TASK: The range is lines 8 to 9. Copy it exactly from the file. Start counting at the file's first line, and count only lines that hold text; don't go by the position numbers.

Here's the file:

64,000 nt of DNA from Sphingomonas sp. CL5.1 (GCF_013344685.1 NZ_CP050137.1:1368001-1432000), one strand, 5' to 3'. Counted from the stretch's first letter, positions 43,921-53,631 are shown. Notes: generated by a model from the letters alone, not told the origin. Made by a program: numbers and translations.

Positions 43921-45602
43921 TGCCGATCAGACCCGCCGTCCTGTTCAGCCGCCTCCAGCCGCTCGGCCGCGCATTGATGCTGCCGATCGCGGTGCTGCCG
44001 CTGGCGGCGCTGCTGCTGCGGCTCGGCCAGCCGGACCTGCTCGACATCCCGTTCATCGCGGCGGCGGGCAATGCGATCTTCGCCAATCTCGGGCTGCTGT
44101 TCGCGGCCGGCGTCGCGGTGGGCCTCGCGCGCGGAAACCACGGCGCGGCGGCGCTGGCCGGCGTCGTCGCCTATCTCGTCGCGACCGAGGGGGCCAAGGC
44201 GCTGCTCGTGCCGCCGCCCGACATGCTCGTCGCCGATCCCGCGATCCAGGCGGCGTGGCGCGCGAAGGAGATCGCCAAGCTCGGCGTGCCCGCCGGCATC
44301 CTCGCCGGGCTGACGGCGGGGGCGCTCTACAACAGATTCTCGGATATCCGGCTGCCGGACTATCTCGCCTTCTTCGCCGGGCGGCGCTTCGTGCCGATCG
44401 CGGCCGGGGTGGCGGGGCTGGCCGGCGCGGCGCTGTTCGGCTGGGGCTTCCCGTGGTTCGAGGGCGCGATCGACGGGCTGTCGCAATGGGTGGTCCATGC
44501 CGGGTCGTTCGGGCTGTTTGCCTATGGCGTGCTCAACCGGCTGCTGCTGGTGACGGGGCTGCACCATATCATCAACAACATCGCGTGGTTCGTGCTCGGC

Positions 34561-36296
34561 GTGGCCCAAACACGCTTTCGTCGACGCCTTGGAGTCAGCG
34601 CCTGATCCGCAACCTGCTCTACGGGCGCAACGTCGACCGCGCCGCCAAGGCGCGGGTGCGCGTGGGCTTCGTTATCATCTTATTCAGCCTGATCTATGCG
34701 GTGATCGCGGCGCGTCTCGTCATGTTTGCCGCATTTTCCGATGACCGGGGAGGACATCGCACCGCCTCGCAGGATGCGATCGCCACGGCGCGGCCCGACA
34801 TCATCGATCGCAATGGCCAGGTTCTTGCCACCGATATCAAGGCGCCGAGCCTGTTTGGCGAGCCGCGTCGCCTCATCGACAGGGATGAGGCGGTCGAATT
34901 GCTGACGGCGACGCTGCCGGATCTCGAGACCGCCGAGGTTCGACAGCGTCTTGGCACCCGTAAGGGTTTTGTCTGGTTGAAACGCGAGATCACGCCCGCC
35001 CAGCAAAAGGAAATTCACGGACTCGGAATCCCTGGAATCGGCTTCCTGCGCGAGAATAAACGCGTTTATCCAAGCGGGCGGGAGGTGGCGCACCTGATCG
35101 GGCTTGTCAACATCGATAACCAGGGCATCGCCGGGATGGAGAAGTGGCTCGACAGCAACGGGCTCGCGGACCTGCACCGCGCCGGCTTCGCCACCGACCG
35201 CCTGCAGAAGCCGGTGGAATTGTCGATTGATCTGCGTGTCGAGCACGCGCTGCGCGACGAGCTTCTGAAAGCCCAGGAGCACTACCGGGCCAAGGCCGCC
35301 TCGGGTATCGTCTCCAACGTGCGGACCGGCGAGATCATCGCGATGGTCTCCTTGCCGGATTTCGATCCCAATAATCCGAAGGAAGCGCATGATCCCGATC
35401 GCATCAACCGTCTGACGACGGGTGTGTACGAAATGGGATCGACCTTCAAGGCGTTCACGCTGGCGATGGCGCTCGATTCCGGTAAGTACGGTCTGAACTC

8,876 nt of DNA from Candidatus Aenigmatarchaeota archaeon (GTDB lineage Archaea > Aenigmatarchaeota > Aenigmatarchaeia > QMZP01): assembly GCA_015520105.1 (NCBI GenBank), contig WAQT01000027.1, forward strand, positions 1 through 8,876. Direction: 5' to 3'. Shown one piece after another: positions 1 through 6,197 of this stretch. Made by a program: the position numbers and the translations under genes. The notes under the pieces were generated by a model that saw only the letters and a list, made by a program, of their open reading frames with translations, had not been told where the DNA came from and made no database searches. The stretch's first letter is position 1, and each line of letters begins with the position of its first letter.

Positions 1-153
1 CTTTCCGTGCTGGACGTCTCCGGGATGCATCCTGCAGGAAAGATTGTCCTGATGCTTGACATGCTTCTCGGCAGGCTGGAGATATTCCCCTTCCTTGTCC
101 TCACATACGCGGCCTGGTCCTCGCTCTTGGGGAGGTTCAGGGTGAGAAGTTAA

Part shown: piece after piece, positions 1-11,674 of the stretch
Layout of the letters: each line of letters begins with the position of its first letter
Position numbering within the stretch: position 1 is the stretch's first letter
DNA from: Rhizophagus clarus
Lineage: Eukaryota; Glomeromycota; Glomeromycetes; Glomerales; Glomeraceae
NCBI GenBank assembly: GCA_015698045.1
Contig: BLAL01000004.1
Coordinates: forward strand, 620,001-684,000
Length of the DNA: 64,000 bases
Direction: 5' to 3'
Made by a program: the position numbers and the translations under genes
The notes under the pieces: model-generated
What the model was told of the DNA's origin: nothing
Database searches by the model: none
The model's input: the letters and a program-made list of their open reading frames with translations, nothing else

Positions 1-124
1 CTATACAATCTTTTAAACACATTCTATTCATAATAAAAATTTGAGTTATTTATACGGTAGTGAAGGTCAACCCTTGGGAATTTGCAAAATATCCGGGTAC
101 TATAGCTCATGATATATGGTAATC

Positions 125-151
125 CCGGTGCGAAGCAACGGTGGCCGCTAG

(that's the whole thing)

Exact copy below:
44401 CGGCCGGGGTGGCGGGGCTGGCCGGCGCGGCGCTGTTCGGCTGGGGCTTCCCGTGGTTCGAGGGCGCGATCGACGGGCTGTCGCAATGGGTGGTCCATGC
44501 CGGGTCGTTCGGGCTGTTTGCCTATGGCGTGCTCAACCGGCTGCTGCTGGTGACGGGGCTGCACCATATCATCAACAACATCGCGTGGTTCGTGCTCGGC